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What Is Happening With NEM 3.0?

What Is Happening With NEM 3.0?

With a 5-0 vote, the California Public Utilities Commission passed a big setback to solar energy the nation has ever seen. They failed to adopt a reasonable NEM-3.

The revised proposed decision adopted on Dec 15th made few changes to what was put forward in November. No legitimate “glide path” for residential. No “glide path” at all for commercial. The value of solar exports is slated to go from 30 cents/kilowatt hour down to 5 cents for residential and 3 cents for commercial starting April 2023.

That said, lets focus on the wins moving forward. with NEM 3.0.

What We Accomplished with NEM 3.0

With over 600 organizations strong & with the biggest outpouring of public support for a clean energy we should all be proud of what we accomplished:

  • Stopping the solar tax
  • Prevented retroactive changes to NEM-1 and NEM-2
  • Defeated AB 1139
  • Over 1400 members of the public called into the CPUC on NEM 3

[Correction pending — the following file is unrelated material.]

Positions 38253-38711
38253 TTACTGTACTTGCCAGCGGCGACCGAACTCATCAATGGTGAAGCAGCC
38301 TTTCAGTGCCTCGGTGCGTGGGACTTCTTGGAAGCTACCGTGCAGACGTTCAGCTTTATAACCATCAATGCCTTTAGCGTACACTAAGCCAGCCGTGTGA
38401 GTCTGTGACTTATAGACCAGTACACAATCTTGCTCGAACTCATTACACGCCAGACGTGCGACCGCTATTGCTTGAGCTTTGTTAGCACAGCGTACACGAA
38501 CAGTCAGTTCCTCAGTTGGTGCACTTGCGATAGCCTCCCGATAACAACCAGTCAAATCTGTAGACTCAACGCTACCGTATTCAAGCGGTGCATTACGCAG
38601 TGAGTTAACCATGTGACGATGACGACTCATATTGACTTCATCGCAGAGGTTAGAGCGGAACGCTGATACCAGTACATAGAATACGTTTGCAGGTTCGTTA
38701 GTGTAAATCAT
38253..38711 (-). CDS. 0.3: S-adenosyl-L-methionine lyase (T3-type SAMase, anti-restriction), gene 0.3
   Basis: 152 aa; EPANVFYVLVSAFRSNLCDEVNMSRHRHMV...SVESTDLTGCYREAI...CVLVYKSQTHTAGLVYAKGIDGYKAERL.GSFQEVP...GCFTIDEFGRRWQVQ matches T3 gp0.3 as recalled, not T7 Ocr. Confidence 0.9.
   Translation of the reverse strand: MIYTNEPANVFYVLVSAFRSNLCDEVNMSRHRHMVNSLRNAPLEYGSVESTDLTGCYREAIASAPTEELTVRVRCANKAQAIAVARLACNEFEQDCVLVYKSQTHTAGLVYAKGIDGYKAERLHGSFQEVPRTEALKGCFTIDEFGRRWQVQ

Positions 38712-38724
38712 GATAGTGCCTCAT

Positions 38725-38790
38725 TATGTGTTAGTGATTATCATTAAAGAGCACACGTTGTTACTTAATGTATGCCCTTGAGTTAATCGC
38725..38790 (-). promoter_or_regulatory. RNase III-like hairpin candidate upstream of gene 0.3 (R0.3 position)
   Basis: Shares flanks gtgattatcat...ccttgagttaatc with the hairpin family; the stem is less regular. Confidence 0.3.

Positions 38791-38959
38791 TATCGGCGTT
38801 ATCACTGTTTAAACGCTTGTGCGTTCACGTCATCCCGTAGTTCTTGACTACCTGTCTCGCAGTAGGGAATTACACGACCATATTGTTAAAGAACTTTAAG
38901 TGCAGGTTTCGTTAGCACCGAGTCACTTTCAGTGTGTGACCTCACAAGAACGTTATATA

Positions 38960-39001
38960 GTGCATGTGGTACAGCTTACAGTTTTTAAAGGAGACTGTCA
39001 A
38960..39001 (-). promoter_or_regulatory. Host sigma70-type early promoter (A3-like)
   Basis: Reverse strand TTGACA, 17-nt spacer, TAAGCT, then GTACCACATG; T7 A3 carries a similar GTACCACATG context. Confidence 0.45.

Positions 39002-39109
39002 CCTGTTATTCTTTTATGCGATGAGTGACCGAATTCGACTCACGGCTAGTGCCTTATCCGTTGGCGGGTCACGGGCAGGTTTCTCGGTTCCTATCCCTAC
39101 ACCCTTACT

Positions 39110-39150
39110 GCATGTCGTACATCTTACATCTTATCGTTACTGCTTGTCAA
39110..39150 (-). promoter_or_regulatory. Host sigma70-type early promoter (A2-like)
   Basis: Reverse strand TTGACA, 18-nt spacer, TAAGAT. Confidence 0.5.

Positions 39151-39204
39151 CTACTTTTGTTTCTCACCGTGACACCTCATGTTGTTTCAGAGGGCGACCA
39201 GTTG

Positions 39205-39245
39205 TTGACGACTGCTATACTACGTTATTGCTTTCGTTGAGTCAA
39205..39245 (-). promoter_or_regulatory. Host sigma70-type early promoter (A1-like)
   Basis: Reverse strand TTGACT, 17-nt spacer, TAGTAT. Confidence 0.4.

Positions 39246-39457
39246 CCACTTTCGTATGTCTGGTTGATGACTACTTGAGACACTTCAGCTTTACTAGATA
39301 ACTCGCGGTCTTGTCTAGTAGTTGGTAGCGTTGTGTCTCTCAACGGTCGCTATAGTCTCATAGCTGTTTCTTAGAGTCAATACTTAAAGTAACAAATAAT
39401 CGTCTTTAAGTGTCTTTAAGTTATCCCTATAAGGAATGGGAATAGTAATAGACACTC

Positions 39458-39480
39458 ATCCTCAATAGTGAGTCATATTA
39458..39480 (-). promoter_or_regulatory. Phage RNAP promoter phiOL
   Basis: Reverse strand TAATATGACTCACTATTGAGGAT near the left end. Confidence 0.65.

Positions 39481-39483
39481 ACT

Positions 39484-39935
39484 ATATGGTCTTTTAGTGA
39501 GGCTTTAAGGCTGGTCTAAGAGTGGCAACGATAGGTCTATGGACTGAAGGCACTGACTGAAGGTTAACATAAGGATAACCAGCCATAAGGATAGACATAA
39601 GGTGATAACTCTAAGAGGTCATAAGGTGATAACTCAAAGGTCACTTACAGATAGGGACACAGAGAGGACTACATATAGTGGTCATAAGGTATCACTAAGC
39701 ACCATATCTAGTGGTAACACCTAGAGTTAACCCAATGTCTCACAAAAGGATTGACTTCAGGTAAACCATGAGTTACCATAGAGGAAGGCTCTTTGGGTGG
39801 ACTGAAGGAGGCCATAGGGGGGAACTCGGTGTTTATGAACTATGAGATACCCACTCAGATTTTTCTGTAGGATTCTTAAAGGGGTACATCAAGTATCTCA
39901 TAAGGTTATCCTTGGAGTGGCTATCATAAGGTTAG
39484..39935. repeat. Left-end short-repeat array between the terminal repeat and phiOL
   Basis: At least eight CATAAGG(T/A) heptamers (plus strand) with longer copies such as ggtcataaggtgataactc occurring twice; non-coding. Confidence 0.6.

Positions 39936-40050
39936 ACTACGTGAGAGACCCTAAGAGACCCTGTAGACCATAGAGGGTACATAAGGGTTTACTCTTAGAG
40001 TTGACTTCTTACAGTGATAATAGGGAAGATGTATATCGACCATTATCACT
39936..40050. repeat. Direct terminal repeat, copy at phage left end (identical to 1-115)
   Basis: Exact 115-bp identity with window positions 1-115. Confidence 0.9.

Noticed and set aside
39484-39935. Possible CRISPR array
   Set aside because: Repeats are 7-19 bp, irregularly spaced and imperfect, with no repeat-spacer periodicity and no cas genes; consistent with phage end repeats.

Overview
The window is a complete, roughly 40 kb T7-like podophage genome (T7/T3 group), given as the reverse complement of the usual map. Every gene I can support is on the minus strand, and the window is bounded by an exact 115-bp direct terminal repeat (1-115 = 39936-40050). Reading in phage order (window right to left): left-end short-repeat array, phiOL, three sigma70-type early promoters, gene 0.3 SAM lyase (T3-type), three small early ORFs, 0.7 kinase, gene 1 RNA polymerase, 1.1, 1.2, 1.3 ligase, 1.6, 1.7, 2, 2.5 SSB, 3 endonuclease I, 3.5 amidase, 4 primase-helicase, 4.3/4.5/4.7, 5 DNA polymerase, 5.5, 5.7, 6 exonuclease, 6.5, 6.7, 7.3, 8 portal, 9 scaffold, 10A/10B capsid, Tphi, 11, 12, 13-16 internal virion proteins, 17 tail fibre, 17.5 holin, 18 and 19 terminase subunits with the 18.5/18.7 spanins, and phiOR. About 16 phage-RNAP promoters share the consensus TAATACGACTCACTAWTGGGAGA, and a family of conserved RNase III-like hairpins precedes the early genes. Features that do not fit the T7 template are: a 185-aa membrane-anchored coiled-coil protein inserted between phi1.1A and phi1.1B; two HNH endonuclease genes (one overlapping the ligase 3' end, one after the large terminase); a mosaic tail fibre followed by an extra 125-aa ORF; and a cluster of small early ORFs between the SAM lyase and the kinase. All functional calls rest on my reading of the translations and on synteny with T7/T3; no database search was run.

• Over 160,000 members of the public signed our petition on NEM 3
  • Built a diverse coalition of over 600 organizations and elected officials
  • Supporting tens of thousands of jobs and improving the lives of over 350,000 new solar customers.

Surge in Applications Causes Interconnection Slowdown

Utility timelines for processing interconnection applications have been painful lately. We are hearing it from everyone. You are not alone! Everyone is feeling it.

What Is Happening?

Some contractors are relating to CALSSA that customers are upset by delays and assuming their contractor doesn’t know what they are doing. CALSSA is pushing the utilities to work faster and more efficiently. The utilities created this mess with their outrageous NEM-3 proposals. Pushing export rates off a cliff with no meaningful transition created the biggest surge they’ve ever seen, and they weren’t ready for it. CALSSA submitted more than a year’s worth of applications during the 120-day NEM-2 sunset period.

More applications expected

What Should I Know?

The steps in the process that are largely automated have been incredibly slow. Doing the initial review of an application for a small residential system or issuing the permission to operate communication are taking as much as 50 business days. CALSSA is in regular communication with the utility interconnection directors to make sure they understand our perspective and to help them operate efficiently. Delays with the automated steps should be fixable. In the meantime, we need to help customers understand that the current delays do not reflect any mismanagement on the part of contractors.

California solar  + storage association and Bernadette Del Chiaro signature